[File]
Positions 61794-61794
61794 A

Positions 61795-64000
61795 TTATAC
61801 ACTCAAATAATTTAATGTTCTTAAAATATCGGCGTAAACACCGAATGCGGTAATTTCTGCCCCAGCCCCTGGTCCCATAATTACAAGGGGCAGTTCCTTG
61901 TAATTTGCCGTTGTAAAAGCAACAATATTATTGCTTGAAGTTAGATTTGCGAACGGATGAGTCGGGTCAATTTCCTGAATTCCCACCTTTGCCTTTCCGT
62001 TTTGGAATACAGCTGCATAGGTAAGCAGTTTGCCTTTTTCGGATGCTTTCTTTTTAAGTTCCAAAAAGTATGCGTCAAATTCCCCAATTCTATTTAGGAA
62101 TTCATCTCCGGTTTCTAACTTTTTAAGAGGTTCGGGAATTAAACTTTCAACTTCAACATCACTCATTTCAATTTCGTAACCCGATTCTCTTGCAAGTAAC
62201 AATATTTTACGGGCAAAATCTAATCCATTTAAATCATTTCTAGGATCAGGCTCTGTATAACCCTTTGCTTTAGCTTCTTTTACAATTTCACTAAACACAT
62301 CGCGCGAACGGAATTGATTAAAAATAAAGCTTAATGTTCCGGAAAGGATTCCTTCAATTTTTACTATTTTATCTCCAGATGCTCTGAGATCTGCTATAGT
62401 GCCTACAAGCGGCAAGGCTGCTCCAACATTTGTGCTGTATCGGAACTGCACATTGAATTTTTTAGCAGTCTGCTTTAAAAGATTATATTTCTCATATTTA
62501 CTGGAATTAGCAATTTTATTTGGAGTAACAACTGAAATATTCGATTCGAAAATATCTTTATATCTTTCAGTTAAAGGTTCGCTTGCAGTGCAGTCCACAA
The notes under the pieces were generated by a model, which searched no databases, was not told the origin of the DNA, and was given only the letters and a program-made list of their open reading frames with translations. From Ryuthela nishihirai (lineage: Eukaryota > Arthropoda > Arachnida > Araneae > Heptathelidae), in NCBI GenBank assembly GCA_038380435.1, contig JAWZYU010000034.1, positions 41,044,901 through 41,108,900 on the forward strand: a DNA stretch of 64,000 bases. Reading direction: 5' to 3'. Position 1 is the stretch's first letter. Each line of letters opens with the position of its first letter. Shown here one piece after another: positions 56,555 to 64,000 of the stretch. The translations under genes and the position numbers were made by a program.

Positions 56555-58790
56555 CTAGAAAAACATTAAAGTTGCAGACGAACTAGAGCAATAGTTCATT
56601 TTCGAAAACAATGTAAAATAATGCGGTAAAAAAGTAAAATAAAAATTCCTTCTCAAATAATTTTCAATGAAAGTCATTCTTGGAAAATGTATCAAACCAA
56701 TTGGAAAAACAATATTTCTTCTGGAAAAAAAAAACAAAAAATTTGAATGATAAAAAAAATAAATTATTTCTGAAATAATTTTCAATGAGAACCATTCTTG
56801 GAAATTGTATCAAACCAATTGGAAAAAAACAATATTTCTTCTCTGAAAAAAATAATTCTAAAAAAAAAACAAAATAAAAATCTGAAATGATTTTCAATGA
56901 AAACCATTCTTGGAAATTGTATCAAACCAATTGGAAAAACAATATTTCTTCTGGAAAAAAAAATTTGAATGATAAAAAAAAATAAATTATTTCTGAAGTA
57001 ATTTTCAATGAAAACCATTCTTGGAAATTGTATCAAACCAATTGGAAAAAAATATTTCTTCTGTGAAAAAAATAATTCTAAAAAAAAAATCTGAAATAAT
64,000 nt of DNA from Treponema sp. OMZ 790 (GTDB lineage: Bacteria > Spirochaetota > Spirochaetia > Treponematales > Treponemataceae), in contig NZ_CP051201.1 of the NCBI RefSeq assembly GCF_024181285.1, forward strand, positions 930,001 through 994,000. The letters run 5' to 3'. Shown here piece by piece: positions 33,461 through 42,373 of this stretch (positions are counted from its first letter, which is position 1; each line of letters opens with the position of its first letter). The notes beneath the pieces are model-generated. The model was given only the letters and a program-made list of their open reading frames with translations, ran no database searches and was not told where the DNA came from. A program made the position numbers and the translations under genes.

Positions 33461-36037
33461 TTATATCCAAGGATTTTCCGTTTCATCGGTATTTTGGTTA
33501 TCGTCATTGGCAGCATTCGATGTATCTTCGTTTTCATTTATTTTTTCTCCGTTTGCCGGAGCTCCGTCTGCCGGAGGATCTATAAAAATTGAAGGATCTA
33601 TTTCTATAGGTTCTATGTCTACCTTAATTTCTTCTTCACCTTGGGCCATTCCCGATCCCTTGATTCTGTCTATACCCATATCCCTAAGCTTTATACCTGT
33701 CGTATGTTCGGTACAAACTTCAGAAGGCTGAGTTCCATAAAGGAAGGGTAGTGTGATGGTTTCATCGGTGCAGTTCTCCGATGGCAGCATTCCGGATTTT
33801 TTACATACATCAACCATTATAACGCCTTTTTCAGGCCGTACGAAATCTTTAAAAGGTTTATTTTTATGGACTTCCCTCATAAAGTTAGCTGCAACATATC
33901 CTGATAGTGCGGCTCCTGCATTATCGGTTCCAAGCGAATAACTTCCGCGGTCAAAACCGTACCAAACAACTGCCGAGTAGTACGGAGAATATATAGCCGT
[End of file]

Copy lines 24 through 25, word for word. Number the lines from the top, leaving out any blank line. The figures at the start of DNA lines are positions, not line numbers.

33501 TCGTCATTGGCAGCATTCGATGTATCTTCGTTTTCATTTATTTTTTCTCCGTTTGCCGGAGCTCCGTCTGCCGGAGGATCTATAAAAATTGAAGGATCTA
33601 TTTCTATAGGTTCTATGTCTACCTTAATTTCTTCTTCACCTTGGGCCATTCCCGATCCCTTGATTCTGTCTATACCCATATCCCTAAGCTTTATACCTGT